Divergent, by Veronica Roth, 2011, Book Review

divergentI’m becoming more and more a fan of the dystopian genre. I’ve read some very good ones this year, and Divergent ranks high.

Beatrice lives in what used to be Chicago, but it has become a land of factions. Five faction, to be exact, which all follow their own philosophy about how to live in peace: Abnegation, in which she grew up, steeped in the ways of selflessness. Candor, who value honesty above all else. Dauntless, the brave. Erudite, who figure knowledge will keep the world safe. And Amity, who dislike aggression. At sixteen years of age, the time has come for Beatrice to make the decision that will affect the rest of her life: stay in Abnegation or choose a different faction. The problem is, Beatrice knows she isn’t selfless, at least, not selfless enough. How can she stay in Abnegation knowing she’ll never live up to the standard? But what other faction would she choose? And how could she abandon her family? Even worse, aptitude tests show she has tendencies toward three different factions, making her a Divergent. And if that information became public, it could cost her her life.

Author Veronica Roth is only 23 and she’s already spent weeks on the best-sellers list (I’m so jealous!). She does a fabulous job creating this beautiful, complex character of Tris (Beatrice). The evolution of this character is fascinating as she identifies her strengths and weaknesses, her loyalties, beliefs and friends. And as she discovers an attraction for her instructor, Four, who also ranks among her list of fears.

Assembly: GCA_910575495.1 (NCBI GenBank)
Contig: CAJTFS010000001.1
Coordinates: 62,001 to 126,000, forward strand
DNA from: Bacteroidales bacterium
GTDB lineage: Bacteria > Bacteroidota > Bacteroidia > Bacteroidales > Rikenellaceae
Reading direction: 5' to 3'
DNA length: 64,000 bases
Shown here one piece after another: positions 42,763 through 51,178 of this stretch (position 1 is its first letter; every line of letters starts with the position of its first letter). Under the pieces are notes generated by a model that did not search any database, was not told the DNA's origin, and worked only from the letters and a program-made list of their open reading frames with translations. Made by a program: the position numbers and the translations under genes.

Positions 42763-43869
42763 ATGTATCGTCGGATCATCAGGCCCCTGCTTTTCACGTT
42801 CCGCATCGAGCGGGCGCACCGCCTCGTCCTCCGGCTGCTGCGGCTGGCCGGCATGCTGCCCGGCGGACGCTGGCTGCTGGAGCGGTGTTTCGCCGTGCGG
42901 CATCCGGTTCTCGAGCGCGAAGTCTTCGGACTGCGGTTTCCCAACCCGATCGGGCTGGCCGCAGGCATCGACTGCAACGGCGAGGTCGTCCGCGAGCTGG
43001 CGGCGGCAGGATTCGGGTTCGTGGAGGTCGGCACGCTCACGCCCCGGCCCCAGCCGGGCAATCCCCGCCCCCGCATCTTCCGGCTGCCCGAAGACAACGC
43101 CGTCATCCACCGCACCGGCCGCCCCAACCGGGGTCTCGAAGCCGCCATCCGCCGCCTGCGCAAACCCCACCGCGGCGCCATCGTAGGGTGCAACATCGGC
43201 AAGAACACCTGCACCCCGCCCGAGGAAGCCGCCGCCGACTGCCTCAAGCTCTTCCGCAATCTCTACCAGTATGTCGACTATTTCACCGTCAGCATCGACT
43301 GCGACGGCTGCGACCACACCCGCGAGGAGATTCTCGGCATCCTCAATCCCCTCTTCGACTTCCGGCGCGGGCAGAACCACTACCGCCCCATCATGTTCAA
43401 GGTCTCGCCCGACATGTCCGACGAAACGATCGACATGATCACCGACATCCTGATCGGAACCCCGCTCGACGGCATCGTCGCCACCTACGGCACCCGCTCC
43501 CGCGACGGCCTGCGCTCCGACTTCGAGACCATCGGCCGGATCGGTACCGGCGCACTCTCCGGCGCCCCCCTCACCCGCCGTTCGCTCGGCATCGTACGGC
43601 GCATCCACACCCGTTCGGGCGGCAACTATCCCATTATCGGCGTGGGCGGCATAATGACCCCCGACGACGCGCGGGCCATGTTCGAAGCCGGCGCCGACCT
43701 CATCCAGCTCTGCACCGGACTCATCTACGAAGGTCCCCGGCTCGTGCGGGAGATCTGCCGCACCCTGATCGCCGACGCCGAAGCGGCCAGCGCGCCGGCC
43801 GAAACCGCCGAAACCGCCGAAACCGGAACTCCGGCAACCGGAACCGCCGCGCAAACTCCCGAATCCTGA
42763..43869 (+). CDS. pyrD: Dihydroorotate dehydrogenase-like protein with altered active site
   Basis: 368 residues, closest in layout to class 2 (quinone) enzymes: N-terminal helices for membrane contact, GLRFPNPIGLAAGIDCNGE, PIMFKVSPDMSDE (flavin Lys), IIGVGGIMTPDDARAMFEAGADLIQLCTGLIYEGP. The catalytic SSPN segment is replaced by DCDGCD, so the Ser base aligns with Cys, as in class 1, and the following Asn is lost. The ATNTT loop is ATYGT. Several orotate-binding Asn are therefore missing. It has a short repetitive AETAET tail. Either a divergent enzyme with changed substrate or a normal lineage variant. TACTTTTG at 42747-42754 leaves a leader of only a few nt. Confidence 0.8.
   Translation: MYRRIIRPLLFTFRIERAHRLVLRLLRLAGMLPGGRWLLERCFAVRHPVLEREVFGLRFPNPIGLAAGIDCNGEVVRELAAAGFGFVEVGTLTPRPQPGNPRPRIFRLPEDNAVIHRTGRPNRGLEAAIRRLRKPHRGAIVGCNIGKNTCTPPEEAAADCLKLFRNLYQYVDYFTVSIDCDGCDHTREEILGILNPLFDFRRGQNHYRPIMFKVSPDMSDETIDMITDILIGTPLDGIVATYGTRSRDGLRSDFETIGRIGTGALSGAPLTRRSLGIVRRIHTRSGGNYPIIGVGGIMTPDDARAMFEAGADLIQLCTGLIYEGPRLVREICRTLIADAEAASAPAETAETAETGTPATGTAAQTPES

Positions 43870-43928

Roth made this futuristic world come alive for me. Details are tight and believable, fully explained. It felt real, possible. And with it came a sense of dread. The tensions created by competing factions add a tremendous amount of suspense. I had huge sympathy for Tris, and she ends up in such a horrible predicament, I had to keep reading. But it also caused me to reflect, which I don’t tend to do in a novel of this sort. How would I respond in such a situation? What kind of influence would my beliefs and upbringing have on my decisions? What would I learn about myself? How would I change?

I love that Roth kept this one clean. (There are two instances of OMG, and one minor profanity.) Tris’s developing sense of her own sexuality after her Amish-like upbringing is beautifully and appropriately rendered. She and Four share some intimate moments, but I love the respect between the characters, the high value Four places on Tris, and the way Tris thinks things through. There is desire, but there is honesty and restraint. If anything, the restraint adds to the suspense of the story. I’m not a romantic by any means and usually like a very subdued romantic element, but I’m captivated by this relationship. And I’m curious to see if Roth maintains a sense of propriety in the sequel or if she takes it to an easy, predictable ending.

Divergent didn’t glue me to my seat quite like The Hunger Games trilogy did, but I’d be much quicker to recommend this one to my own daughter.

The sequel, Insurgent, is due out in May 2012.

2 thoughts on “Divergent, by Veronica Roth, 2011, Book Review

  1. Dystopian is a futuristic setting that’s the oposite of utopian. It’s supposed to be utopian, but the governments are actually repressive. It makes for some pretty creative conflicts. The books are usually not ones I’d let my kids read till high school, however, like The Hunger Games and The Maze.

    I just learned what steampunk is. 🙂

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